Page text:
1989 Emmy Awards
Who doesn’t love Betty White? I’m a huge fan, first encountering her as the sugar-coated tough cookie Sue Ann Nivens on the Mary Tyler Moore Show. This past weekend I was reading an interview with White.
I was struck by the fact that her life has lessons to teach those of us who run personal history businesses. I’m not for a moment suggesting that we can all possess the good health and talent of a Betty White but we can certainly learn from her example.
Betty White has been working hard for over six decades. She’s done it all, constantly reinventing herself. She started out in radio in the 1940′s. Her first television appearance was in 1949 with Al Jarvis on Hollywood on Television which she later hosted.
Through the 50′s she created, co-produced, and starred in the syndicated comedy Life With Elizabeth for which she received her first Emmy Award. Through the 60′s and early 70′s she appeared regularly as a celebrity panelist on game shows.
Her big break came in 1973 with The Mary Tyler Moore Show where she was a regular until the series ended in 1977. Her next starring role, for which she received her second Emmy Award, was on The Golden Girls from 1985 through 1992.
Through the 90′s, White guest starred in numerous network television programs. She also lent her voice to a number of animated shows. Most recently she’s hosted Saturday Night Live and is starring in the comedy series Hot in Cleveland.
LESSON: Success doesn’t happen overnight. As a personal historian you’ll need to put in many years of hard work. You might have to take on a second job to pay the bills. Like Betty, who continually reinvented herself, you’ll need to learn new skills such as public speaking, book production, blogging, or workshop design. Doing all this with determination and a positive attitude will help you through the tough times just as it did Betty White.
celebrate your uniqueness
Betty White embraces her age. She makes no apologies for being old. From the Golden Girls to Hot in Cleveland she’s demonstrated that you can be old and still be funny, smart, outspoken, and sexy.
Receiving a lifetime-achievement award at the 2010 Screen Actors Guild Awards, she gushed sincerely about how lucky she’s been to work with so many in the room, and then seamlessly added, “And I may have had some of you, too.” Back on that podium again in 2011, she stroked the statuette’s bare bottom and smiled lewdly.
~ from the Globe and Mail The Betty White tornado
LESSON: Be yourself. As a personal historian, I bring decades of experience as a documentary filmmaker. I value my graying beard and wrinkles. I see my “advancing years” as a plus in this business. Age suggests experience and a life lived – all valuable and marketable traits for a personal historian. Look hard at what makes you special and unique. This will be a selling point with your potential clients who are not only looking for competency but also authenticity.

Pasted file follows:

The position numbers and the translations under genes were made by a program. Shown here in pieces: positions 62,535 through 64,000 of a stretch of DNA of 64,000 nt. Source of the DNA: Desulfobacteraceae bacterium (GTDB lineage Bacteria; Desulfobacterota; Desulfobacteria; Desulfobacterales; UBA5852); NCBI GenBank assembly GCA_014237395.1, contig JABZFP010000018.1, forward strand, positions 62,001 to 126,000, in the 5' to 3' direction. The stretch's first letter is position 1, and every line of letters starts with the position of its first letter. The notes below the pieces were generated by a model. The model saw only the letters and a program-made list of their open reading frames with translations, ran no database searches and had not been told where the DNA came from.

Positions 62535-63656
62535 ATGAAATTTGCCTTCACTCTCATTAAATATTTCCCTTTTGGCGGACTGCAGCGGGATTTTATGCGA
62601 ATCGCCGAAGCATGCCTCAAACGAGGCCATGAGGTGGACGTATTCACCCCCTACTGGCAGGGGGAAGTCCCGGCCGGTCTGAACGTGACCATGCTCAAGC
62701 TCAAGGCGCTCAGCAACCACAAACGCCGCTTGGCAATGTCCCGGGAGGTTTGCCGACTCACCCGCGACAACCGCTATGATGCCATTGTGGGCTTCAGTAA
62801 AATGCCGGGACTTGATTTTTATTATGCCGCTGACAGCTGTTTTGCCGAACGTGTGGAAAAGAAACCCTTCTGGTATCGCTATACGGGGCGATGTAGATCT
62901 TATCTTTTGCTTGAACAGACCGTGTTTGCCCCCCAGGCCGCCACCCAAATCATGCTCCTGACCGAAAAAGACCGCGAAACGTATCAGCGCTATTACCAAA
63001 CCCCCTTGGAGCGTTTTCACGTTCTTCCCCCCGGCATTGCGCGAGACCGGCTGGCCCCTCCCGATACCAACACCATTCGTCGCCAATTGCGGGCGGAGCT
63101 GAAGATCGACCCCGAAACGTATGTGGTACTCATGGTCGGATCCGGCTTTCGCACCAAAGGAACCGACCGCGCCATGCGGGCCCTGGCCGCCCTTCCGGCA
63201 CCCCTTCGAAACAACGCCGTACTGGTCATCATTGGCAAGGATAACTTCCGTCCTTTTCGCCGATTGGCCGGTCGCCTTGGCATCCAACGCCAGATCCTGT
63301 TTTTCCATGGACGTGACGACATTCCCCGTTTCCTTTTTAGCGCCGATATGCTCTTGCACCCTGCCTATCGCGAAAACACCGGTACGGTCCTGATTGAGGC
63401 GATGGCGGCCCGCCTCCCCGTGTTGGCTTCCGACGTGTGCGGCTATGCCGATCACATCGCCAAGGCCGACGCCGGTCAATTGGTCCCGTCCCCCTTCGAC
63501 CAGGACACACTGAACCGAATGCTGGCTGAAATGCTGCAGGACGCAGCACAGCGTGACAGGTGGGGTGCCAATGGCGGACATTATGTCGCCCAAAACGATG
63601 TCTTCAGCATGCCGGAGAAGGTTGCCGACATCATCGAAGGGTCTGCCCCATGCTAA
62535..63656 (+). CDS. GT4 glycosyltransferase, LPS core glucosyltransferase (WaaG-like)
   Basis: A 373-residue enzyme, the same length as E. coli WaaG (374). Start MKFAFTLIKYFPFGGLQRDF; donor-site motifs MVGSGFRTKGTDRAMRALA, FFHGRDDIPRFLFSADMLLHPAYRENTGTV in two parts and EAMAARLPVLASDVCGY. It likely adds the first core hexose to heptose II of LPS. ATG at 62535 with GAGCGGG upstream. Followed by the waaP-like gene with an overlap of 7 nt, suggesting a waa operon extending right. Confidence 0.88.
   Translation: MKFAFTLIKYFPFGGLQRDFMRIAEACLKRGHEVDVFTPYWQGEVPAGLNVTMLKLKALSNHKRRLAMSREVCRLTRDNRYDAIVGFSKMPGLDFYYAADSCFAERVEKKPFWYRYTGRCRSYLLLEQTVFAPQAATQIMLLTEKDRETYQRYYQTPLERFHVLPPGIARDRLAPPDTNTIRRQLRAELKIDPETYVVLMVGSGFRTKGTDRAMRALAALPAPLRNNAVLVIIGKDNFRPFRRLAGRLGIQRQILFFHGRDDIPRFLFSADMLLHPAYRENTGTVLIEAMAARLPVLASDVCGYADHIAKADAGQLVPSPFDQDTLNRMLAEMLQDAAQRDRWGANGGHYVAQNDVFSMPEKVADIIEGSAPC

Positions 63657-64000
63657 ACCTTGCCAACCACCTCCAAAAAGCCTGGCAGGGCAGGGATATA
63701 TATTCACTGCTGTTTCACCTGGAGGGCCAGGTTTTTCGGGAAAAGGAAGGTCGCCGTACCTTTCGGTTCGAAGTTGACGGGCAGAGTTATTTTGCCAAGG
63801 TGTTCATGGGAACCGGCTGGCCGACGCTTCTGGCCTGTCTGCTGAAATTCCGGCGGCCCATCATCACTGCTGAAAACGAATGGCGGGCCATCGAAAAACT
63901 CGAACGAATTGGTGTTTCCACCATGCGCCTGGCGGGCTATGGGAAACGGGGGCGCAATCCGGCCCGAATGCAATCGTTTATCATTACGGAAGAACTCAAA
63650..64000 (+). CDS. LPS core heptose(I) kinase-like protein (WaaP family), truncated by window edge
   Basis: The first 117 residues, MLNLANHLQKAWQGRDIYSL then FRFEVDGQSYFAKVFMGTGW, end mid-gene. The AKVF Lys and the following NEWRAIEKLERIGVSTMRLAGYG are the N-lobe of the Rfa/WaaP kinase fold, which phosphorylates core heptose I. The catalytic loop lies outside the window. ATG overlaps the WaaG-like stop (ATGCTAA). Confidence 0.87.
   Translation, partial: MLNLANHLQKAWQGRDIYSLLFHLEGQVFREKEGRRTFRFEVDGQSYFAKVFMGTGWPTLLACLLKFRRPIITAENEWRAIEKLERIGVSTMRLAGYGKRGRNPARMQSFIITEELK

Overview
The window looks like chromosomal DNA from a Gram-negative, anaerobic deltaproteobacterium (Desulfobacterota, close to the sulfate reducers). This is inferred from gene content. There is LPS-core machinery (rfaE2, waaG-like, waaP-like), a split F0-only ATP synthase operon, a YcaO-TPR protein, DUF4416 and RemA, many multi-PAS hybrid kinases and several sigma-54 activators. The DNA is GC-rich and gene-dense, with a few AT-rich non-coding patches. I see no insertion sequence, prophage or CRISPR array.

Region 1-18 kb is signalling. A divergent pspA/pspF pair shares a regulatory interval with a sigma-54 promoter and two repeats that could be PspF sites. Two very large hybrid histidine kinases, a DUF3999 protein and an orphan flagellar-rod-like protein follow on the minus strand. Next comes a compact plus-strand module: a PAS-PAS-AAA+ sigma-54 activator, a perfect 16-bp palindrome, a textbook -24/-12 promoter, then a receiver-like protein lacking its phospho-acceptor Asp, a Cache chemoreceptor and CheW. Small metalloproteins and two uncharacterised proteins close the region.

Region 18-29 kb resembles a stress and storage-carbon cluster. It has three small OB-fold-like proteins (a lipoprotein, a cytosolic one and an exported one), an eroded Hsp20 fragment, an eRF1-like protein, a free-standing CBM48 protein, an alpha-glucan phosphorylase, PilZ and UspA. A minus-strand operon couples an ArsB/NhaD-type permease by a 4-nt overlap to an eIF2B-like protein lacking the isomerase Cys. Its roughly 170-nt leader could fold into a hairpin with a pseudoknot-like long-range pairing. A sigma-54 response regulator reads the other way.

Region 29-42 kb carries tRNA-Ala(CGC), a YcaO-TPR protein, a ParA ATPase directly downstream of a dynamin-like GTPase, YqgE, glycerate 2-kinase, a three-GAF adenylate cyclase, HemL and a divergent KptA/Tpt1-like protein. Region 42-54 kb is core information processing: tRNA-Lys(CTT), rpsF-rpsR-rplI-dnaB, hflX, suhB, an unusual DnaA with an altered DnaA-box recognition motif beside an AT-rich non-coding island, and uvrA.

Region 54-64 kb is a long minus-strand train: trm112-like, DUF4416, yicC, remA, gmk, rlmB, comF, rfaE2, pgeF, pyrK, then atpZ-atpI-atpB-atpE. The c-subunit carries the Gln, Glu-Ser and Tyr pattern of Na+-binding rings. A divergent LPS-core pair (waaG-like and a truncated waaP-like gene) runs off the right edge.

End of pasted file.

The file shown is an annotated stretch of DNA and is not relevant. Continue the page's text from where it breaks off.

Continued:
Embrace curiosity and learning
“You have to stay interested in things.” White said in her Globe and Mail interview. “There’s so many things I want to know more about that I’ll never live long enough to do. But it’s something to reach for.”
Betty White is a marvelous example of life-long learning. Starting in radio, moving to television, then becoming a producer, starring in feature films, hitting the quiz show circuit, and now releasing her fifth book If You Ask Me: (And of Course You Won’t).
Given her six decades in the entertainment business she could have easily succumbed to its changing technologies and tastes as many did. But she rose to the challenges, got even better, and survived without any bitterness. As she says, “Sickeningly optimistic.”
LESSON: To survive in the personal history business we need to adapt or be swept aside by the the digital revolution. E-books, print on demand, social media, and HD video all require learning new ways of doing our work. Sure, it’s not easy at times but sticking our heads in the sand or complaining bitterly won’t work. Grab on to your inner “Betty White” and just do it!
Have you noticed that throughout her career Betty White always looks fabulous and stylish? She’s not afraid to show some flair and sassiness.
LESSON: Hire a designer to ensure that all of your marketing materials – business cards, brochures, and website are first class. Don’t be afraid to step out of your comfort zone to come up with a design that speaks to your uniqueness. And don’t forget your own appearance. Looks do speak volumes whether we like it or not. You want your business attire to read confident, impeccable, trustworthy, and appropriate.
Photo by Alan Light
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